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Art for Everyone

3Doodler Start 3D Pens are Officially Approved by the RNIB

Picture of Hanna Watkin
by Hanna Watkin
Jul 20, 2017

The Royal National Institute of Blind People (RNIB) has certified the 3Doodler START pen as easy-to-use for the blind and partially sighted.

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Creating art is fun and educational, and it should be accessible to everyone. One company which takes this to heart is 3Doodler, whose 3D printing pens are already used by more than 3,000 teachers in classrooms across the world.

Their entry level model, the 3Doodler Start, has been given an official seal of approval from the Royal National Institute of Blind People (RNIB). This means the pen is officially certified as “easy-to-use” for the blind or partially sighted.

Steve Tyler, Head of Strategy at RNIB says:

“RNIB was pleased to work with 3Doodler and impressed by their commitment to making the pen accessible and usable for people with sight loss. The pen will have uses in education and also for fun and creativity enabling blind and partially sighted children and adults to create tactile drawings and models.”

The RNIB approval is a huge step for 3Doodler. The two organizations collaborated extensively for months on quality assurance and focus group testing. President of 3Doodler, Daniel Cowen, explains:

“We took the feedback to heart… We got so many requests from 3Doodler users with sight loss and teachers of blind students, we started calling up organisations to explore how we could work with the sight loss community to make our 3D pen work better for them.”

Much of the feedback that 3Doodler received went into specific design changes such as tactile buttons and lower operating temperature. This makes the pen safer and easier to use.

Rigorous Study Led to RNIB Approval for 3Doodler Start

The official RNIB case study put the 3Doodler Start into the hands of both young students and adults, with participants aged between 8 and 78 and with varying degrees of sight loss and vision. Priestley Smith Specialist School in Birmingham, UK, was part of the trial.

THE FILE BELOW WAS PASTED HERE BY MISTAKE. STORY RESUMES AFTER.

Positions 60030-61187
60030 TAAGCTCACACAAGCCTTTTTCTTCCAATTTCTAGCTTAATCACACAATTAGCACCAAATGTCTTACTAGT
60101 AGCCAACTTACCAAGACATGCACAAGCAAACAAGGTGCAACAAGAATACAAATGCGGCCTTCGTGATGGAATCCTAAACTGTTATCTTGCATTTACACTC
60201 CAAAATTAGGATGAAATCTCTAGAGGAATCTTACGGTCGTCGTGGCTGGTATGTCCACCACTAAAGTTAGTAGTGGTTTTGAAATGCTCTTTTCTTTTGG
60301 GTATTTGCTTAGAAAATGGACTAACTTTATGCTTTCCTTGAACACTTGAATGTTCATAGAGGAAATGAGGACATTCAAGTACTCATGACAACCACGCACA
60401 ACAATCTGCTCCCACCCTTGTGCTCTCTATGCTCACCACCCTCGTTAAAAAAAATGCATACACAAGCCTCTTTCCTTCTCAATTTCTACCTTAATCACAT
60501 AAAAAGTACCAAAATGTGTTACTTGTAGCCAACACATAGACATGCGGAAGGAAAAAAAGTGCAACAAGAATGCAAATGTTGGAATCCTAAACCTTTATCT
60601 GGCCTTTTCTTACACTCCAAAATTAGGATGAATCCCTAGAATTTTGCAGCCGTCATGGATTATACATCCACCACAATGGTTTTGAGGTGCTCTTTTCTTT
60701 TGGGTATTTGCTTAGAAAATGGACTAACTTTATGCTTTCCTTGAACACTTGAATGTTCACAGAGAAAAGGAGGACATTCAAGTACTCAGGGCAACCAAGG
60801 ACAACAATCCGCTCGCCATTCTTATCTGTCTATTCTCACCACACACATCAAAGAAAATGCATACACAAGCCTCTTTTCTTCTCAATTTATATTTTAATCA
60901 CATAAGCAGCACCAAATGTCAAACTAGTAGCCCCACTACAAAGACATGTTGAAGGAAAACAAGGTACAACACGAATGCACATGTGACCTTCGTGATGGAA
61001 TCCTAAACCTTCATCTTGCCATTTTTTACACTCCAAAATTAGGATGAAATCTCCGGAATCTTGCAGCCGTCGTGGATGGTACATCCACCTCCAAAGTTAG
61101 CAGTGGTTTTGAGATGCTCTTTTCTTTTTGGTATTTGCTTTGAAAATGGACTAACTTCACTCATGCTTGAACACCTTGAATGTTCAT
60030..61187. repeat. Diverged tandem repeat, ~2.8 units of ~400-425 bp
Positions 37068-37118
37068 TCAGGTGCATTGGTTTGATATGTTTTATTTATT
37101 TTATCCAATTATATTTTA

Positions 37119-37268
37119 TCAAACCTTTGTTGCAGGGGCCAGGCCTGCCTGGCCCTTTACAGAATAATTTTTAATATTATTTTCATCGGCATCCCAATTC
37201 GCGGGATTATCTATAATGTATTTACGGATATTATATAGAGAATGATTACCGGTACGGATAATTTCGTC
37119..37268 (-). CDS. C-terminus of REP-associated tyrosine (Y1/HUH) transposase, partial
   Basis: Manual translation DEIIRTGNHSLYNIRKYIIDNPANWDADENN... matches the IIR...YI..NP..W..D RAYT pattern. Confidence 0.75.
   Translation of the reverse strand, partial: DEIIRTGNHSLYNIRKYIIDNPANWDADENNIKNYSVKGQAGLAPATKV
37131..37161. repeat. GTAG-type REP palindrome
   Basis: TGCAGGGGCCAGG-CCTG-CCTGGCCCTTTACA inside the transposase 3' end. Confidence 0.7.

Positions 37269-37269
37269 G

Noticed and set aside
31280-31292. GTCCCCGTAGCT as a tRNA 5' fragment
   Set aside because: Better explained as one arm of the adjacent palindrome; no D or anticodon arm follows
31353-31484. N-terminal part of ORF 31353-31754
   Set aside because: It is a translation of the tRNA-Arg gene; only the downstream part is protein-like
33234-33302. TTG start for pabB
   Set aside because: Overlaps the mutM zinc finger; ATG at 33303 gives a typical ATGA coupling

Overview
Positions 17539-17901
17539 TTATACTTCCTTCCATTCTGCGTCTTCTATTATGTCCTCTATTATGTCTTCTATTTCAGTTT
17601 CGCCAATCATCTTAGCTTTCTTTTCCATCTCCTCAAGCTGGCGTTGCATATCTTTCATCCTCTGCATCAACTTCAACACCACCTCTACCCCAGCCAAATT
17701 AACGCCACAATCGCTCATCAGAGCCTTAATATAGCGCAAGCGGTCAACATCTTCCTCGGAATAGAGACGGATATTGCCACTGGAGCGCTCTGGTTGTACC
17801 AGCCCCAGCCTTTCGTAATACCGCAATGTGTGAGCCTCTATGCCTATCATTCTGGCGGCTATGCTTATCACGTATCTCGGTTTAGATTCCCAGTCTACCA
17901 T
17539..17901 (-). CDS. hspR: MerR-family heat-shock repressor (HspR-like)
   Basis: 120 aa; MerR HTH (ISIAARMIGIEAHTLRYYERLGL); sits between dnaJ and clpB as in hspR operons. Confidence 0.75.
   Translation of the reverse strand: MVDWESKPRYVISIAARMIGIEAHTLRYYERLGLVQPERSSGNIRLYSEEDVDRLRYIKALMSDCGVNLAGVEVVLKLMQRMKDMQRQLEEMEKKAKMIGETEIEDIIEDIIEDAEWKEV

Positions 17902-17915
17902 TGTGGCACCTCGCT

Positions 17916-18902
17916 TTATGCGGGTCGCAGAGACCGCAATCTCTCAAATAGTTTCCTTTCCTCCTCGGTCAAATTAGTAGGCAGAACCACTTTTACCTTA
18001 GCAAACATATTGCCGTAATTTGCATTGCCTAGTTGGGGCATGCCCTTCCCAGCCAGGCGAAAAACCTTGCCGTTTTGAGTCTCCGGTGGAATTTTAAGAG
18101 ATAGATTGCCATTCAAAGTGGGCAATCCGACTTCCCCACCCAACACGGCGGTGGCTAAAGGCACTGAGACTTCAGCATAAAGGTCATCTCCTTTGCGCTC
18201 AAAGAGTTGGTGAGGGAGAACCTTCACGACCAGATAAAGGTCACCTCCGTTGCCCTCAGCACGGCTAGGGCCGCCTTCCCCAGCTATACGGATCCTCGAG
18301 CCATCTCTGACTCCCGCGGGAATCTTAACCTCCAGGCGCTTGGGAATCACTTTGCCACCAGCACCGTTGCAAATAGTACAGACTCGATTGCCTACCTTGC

In the classroom, 3Doodler received some very positive results. Not only is the pen useful and fun for students; teachers could also present their subjects in a whole new way.

“It’s the best thing since sliced bread,” says maths teacher Julia Weston. She continues:

“It is making subjects and topics far more accessible, especially in maths where shape and space can be particularly difficult to grasp for blind and partially sighted students. It helps me to establish their level of understanding so we can fill in the gaps and ensure they can use tactile diagrams instantly and effectively.”

The 3Doodler Start also functioned as an alternative option to using swell paper. This is a heat sensitive paper often used by teachers of visually-impaired students; with the application of heat, it swells to produce a raised image.

Another participant from the study is Margaret Wilson-Hinds, a 67-year old from Peterborough. She commented:

“I’ve always felt that if I could see I would enjoy painting but I haven’t had the opportunity. 3Doodler is a totally different thing altogether and I really enjoyed using it.”

Feedback from the RNIB also led to the development of instructions in braille and audio. These will soon be available on the 3Doodler website. Learn more about this groundbreaking collaboration between 3Doodler and the RNIB here.

Via: Enable Magazine

RNIB

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